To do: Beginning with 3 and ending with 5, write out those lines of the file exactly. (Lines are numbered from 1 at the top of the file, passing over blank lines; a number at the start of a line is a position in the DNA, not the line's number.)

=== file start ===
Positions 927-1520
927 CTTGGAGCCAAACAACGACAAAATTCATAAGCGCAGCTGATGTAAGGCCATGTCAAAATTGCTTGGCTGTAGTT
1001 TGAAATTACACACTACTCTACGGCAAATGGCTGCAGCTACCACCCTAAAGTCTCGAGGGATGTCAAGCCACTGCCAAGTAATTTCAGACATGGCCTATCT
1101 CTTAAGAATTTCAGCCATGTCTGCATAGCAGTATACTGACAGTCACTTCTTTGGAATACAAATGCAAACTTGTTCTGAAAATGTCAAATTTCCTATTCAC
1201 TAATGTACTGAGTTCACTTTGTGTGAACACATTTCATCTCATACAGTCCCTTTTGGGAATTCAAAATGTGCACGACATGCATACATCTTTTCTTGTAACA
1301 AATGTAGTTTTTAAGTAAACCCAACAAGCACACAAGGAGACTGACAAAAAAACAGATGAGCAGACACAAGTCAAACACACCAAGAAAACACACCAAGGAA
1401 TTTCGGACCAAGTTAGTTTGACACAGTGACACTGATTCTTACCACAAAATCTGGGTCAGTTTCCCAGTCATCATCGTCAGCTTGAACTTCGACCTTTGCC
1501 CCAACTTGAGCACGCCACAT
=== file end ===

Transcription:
1001 TGAAATTACACACTACTCTACGGCAAATGGCTGCAGCTACCACCCTAAAGTCTCGAGGGATGTCAAGCCACTGCCAAGTAATTTCAGACATGGCCTATCT
1101 CTTAAGAATTTCAGCCATGTCTGCATAGCAGTATACTGACAGTCACTTCTTTGGAATACAAATGCAAACTTGTTCTGAAAATGTCAAATTTCCTATTCAC
1201 TAATGTACTGAGTTCACTTTGTGTGAACACATTTCATCTCATACAGTCCCTTTTGGGAATTCAAAATGTGCACGACATGCATACATCTTTTCTTGTAACA